What do you most appreciate about working at Molecule.one so far? 

I'd say that what I enjoy the most is that we have a lot of time to actually dig deeper into what we're doing. We have lots of uninterrupted “deep work” time, which is very precious. You don't get that a lot in larger organizations where you run from meeting to meeting, and you spend more time planning and reporting than actually pushing the boundary of what you're doing. 

At Molecule.one, I feel like we struck the right balance between planning what we set out to do, and actually having the freedom to do it in an uninterrupted way. That's what I enjoy the most, that we often get left to our own devices. On an average day, I might have one status update or daily meeting on my calendar, and then the rest of the day is free for me to just do my stuff. This is awesome!

 

What’s something you’ve learned at Molecule.one that you might not have learned somewhere else? 

I think what I'm actually still learning from my manager, is to be able to pivot quickly on to different topics. In a startup, it's very important to sometimes act on incomplete evidence, your gut feeling, and business needs. This means you have to be able to sometimes let go of an unfinished project because it's very likely that it's going to be a dead end.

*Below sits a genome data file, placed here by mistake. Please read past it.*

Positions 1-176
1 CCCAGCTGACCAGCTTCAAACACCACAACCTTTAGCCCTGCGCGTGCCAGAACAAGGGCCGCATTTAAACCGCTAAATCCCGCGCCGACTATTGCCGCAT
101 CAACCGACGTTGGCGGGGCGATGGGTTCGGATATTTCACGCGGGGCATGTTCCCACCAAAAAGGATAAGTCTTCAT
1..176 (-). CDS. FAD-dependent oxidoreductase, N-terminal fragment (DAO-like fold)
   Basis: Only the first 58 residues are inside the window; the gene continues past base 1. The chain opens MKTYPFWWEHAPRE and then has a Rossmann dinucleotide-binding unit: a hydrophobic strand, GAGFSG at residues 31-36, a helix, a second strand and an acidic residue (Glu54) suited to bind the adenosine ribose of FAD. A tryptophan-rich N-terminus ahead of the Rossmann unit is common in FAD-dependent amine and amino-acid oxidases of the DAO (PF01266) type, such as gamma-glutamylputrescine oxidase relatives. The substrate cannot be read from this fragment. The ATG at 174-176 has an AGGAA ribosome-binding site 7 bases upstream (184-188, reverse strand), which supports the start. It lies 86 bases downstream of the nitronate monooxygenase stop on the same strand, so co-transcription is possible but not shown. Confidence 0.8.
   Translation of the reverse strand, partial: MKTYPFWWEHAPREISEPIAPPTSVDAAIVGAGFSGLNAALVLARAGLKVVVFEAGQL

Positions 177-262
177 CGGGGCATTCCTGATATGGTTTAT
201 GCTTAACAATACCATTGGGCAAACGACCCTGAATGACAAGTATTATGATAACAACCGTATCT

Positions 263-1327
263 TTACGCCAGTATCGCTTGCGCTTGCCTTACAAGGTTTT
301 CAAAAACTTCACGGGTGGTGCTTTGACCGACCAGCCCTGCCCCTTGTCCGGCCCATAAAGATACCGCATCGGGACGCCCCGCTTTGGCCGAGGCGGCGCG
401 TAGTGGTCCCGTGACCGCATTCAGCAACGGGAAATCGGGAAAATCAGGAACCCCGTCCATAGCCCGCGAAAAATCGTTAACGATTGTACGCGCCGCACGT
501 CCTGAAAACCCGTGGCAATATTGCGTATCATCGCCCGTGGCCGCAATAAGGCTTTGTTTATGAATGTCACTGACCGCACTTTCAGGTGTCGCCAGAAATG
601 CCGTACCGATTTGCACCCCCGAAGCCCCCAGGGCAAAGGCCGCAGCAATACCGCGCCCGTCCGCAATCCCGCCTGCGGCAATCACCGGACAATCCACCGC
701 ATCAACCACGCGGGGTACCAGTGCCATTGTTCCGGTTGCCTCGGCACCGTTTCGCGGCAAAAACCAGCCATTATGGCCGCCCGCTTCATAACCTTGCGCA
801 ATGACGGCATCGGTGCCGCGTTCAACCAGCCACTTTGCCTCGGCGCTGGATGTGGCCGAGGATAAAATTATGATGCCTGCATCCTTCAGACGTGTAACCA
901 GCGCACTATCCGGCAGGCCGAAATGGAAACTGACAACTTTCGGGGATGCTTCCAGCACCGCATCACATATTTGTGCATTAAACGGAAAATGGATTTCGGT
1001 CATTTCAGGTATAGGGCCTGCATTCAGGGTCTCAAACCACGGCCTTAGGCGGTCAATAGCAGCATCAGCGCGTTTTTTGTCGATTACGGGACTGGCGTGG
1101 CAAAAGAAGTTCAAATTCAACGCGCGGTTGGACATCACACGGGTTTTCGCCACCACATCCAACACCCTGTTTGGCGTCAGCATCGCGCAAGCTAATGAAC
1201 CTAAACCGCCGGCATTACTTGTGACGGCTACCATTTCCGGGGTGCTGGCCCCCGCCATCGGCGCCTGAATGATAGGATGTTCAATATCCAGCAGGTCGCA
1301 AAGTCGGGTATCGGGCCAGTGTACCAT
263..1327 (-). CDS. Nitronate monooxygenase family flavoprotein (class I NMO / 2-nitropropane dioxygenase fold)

And it’s also important not to fall into the sunken-cost fallacy. It's much easier in a slower-paced environment, to turn back from a path once you’ve started and decided it’s not worth the time. Think about politics in academia or big corporate offices--you can’t admit that project wasn’t worth it to start with. Whereas in the startup, your time and resources are limited. You have to use them in the best way possible. Here, you don’t have to be afraid to let go of a project that maybe started off promising, but isn’t delivering on that promise. We have the freedom to let go and move on to the next thing. 

 

What challenges are you facing in machine learning? 

One thing we're looking at is in the field of machine learning. There's been this trend, actually for a number of years now, of pre-training large-scale models, and then fine-tuning them in downstream tasks. This is something we're looking at in the context of chemistry.